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IAEA slams NKorean nuclear test

world Updated: Jun 17, 2009 17:45 IST
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North Korea came under heavy fire from the UN's atomic watchdog on Wednesday over the nuclear test it carried out last month.

At a meeting of the International Atomic Energy Agency's 35-member board in Vienna, a large number of member countries -- including the United States, China, Japan and Argentina -- all condemned Pyongyang's test on May 25.

The nuclear test and an earlier missile test were "serious, unacceptable and provocative acts," the US deputy chief of mission, Geoffrey Pyatt, told the closed-door meeting.

The US "will not accept North Korea as a nuclear weapons state," Pyatt added and called on Pyongyang "to return without condition to a process of peaceful dialogue and to honour its previous commitments to de-nuclearize the Korean Peninsula."

Other countries were also vocal in their condemnation, a diplomat who attended the meeting said.

Around 12 countries stood up to speak during the morning session.

The Czech Republic, speaking on behalf of the EU, said the test "profoundly jeopardizes regional stability and represents a severe threat to international peace and security."

The Chinese delegate said the international community needed to respect North Korea's sovereignty, but urged the Pyongyang regime to come back to the table "and the rest of us to show common restraint," according to the diplomat.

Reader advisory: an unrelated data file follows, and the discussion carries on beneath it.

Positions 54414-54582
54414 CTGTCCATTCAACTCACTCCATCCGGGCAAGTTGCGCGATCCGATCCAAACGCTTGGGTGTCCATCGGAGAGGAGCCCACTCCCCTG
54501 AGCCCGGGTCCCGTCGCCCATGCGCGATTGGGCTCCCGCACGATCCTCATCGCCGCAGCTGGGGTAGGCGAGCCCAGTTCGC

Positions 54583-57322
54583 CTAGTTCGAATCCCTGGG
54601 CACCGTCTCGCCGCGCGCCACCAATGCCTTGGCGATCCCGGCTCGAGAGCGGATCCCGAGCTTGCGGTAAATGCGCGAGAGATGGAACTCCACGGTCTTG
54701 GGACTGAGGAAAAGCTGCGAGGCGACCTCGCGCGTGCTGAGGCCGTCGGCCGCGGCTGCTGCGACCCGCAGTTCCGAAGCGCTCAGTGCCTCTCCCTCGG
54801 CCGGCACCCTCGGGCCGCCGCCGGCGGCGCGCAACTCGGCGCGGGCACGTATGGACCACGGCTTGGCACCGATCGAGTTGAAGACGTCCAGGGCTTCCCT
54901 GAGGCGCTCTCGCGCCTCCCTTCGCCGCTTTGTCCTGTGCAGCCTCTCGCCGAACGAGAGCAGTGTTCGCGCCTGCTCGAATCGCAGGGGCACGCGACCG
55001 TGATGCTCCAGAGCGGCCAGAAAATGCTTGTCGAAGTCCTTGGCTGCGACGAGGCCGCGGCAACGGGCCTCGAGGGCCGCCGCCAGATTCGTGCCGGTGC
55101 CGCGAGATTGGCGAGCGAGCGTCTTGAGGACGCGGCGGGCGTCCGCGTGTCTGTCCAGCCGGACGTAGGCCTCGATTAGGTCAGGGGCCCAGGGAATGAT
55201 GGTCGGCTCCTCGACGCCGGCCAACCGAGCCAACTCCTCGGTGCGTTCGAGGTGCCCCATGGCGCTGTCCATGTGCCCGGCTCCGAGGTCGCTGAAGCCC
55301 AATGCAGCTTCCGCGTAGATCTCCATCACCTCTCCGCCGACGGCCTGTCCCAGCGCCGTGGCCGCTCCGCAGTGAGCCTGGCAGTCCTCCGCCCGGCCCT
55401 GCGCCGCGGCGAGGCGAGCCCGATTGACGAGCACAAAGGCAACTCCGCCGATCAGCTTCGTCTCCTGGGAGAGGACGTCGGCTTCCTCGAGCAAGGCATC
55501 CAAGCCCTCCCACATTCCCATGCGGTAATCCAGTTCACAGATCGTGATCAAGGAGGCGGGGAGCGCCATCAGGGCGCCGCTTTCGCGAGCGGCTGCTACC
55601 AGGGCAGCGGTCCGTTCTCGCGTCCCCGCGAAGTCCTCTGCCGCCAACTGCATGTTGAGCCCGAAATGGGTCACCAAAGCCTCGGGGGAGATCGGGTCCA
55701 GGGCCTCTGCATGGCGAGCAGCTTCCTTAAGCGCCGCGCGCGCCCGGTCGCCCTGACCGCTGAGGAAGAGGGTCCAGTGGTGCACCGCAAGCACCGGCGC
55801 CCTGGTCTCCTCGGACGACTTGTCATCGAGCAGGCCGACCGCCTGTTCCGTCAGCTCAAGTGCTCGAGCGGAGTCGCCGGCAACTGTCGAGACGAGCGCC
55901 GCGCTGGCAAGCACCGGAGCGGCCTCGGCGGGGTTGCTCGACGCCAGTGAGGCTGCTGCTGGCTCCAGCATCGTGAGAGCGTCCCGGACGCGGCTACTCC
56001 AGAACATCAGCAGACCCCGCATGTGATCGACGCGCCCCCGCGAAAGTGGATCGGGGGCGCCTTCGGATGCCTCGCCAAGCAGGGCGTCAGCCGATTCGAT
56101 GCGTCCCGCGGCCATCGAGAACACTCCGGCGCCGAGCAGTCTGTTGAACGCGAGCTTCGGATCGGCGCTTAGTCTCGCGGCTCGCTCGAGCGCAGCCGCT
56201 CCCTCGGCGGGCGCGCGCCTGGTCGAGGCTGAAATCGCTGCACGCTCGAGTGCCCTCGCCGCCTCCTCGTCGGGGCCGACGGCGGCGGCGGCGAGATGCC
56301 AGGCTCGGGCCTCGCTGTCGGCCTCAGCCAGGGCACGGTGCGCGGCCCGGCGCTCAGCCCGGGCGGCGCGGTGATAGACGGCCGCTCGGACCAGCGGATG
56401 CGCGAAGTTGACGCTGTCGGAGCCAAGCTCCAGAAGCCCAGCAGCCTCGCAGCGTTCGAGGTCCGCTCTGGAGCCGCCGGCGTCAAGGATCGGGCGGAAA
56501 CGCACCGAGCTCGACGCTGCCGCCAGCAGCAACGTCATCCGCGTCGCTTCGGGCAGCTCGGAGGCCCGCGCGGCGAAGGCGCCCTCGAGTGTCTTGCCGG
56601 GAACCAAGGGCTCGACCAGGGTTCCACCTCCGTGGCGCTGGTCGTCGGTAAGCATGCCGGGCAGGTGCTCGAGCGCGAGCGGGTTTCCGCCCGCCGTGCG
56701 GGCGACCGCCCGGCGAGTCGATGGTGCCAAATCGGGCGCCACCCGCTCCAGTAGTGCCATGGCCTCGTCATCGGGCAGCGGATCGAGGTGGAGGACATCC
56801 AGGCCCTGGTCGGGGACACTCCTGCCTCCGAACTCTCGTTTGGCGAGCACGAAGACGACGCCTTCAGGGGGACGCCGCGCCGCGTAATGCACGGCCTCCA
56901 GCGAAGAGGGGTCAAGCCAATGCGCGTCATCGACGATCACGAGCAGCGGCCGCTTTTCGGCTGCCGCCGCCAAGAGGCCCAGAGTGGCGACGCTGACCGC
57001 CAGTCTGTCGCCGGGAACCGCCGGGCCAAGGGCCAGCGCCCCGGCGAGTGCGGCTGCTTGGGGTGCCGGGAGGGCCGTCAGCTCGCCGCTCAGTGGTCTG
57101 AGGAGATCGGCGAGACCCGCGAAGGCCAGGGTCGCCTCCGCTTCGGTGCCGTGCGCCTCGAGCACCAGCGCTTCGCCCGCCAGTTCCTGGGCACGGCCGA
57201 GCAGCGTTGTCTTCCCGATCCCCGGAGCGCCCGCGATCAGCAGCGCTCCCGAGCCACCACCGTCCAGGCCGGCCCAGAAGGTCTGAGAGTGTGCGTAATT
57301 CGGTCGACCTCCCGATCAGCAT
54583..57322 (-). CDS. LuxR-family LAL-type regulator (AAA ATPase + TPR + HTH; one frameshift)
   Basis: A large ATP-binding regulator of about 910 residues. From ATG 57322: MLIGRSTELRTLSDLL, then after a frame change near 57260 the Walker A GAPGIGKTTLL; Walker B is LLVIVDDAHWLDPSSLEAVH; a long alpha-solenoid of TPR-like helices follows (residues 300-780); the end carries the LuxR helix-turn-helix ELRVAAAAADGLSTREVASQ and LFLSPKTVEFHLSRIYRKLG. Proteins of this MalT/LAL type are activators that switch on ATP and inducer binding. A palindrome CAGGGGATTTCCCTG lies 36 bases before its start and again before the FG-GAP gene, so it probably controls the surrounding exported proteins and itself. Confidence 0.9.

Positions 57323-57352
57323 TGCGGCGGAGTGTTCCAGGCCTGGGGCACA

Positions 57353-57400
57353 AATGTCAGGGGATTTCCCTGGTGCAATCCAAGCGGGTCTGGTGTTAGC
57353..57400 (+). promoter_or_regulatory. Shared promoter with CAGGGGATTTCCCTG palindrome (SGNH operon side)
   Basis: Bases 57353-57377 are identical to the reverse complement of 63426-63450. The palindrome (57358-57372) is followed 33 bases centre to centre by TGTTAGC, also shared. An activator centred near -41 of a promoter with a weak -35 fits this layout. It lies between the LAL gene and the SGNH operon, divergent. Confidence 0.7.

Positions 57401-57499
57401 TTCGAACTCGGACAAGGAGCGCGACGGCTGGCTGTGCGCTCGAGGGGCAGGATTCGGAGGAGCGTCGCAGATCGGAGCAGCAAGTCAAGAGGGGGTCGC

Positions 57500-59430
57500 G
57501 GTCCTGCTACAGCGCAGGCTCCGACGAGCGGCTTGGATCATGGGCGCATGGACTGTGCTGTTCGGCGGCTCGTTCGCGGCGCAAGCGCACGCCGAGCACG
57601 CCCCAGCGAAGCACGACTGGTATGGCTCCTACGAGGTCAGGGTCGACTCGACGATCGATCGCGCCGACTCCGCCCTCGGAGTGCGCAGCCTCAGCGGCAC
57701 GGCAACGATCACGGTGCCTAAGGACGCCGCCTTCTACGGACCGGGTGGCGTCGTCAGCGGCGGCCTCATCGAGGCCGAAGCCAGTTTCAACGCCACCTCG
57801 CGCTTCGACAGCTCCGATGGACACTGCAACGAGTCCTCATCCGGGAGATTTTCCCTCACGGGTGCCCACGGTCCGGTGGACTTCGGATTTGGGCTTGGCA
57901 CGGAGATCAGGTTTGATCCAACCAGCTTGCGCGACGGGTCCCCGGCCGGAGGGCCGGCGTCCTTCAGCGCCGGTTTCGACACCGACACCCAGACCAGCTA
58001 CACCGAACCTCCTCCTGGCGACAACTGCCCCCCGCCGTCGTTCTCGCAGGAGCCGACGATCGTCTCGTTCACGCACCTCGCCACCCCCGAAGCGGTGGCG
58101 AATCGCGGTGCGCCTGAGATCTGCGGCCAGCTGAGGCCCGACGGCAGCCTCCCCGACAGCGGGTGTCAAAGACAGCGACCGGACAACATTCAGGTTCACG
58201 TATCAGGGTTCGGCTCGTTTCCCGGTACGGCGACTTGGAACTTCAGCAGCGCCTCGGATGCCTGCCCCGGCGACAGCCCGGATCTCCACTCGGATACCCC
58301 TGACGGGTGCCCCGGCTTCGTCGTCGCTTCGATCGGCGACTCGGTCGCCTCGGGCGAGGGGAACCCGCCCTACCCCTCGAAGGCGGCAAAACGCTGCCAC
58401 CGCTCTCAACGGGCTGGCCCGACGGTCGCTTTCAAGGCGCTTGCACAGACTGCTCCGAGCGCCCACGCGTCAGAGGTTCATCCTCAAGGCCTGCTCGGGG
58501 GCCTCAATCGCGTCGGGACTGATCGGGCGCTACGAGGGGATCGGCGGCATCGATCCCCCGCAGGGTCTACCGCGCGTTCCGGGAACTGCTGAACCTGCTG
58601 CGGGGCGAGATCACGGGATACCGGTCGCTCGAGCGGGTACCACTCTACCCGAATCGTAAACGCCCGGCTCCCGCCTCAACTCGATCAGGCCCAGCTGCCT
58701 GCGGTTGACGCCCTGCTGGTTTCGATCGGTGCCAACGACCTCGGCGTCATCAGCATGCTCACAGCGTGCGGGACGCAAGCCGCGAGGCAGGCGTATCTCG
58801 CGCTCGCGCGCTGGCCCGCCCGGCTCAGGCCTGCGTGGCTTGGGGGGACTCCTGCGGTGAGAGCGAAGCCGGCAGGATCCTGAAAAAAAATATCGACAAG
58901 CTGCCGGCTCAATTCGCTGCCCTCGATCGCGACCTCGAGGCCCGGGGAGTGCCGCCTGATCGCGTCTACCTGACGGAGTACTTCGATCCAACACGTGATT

Japan described the test as a "grave threat that undermines peace and security in North East Asia", Canada condemned it as "irresponsible and provocative" and Argentina expressed "energetic condemnation" of the act.

At the start of this week's meeting, IAEA director general Mohamed ElBaradei had described the test as "a wrong step in the wrong direction which has again created an environment of confrontation."

North Korea ceased cooperation with the IAEA in mid-April, ordered the agency to remove all containment and surveillance equipment from the Yongbyon nuclear facilities and asked IAEA inspectors to leave the country.

Last week, the UN adopted a resolution against the hardline communist state after it tested a long-range missile and a nuclear bomb and stormed out of a six-nation disarmament agreement.

The resolution calls for tighter inspections of cargo suspected of containing banned missile and nuclear-related items, a stricter arms embargo and new targeted financial curbs to choke off revenue for North Korea's nuclear and missile sectors.

At the IAEA meeting on Wednesday, the Russian delegation said it felt the sanctions to be "balanced and fair", according to the diplomat.

In response to the new UN sanctions, Pyongyang vowed to turn all the plutonium it produces into bombs and to begin a separate weapons programme based on enriched uranium.

Speaking to reporters on the sidelines of the meeting, IAEA board chairwoman Taous Feroukhi said member countries had all insisted that the watchdog be involved in the process of verifying North Korea's nuclearisation, but the main focus at the moment was to persuade Pyongyang to return to six-party talks.